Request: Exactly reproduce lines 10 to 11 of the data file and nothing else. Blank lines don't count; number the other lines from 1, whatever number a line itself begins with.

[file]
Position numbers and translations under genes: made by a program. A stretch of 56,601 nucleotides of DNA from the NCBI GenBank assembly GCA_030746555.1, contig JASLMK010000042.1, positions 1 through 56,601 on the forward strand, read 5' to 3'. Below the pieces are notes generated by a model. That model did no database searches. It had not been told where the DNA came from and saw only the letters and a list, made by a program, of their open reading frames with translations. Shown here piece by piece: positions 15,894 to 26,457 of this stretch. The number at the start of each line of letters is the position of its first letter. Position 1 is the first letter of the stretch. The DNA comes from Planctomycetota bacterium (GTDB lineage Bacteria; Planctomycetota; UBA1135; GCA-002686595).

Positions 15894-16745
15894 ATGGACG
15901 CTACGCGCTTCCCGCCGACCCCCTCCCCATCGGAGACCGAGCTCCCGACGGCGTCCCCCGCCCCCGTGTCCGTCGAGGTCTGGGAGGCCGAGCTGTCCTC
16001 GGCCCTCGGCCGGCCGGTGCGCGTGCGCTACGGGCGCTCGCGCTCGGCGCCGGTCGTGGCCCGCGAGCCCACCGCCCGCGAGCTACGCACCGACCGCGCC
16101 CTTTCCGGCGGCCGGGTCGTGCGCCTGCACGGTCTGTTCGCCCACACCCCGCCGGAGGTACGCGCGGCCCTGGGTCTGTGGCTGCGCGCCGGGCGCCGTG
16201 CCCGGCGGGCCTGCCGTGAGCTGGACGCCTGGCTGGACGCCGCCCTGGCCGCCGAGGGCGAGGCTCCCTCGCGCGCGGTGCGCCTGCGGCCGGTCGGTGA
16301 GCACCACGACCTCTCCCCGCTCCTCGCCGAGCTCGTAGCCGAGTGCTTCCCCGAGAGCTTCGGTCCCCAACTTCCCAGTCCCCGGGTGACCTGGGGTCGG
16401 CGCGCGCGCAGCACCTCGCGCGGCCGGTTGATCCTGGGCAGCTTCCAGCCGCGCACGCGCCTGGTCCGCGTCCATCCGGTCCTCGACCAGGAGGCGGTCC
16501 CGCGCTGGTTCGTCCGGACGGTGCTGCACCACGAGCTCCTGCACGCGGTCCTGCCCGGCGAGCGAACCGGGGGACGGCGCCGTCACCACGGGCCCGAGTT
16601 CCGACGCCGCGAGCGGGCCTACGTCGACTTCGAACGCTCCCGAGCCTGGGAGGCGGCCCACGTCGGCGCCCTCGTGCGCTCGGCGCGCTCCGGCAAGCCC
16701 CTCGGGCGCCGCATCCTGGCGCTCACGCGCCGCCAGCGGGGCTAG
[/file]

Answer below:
16501 CGCGCTGGTTCGTCCGGACGGTGCTGCACCACGAGCTCCTGCACGCGGTCCTGCCCGGCGAGCGAACCGGGGGACGGCGCCGTCACCACGGGCCCGAGTT
16601 CCGACGCCGCGAGCGGGCCTACGTCGACTTCGAACGCTCCCGAGCCTGGGAGGCGGCCCACGTCGGCGCCCTCGTGCGCTCGGCGCGCTCCGGCAAGCCC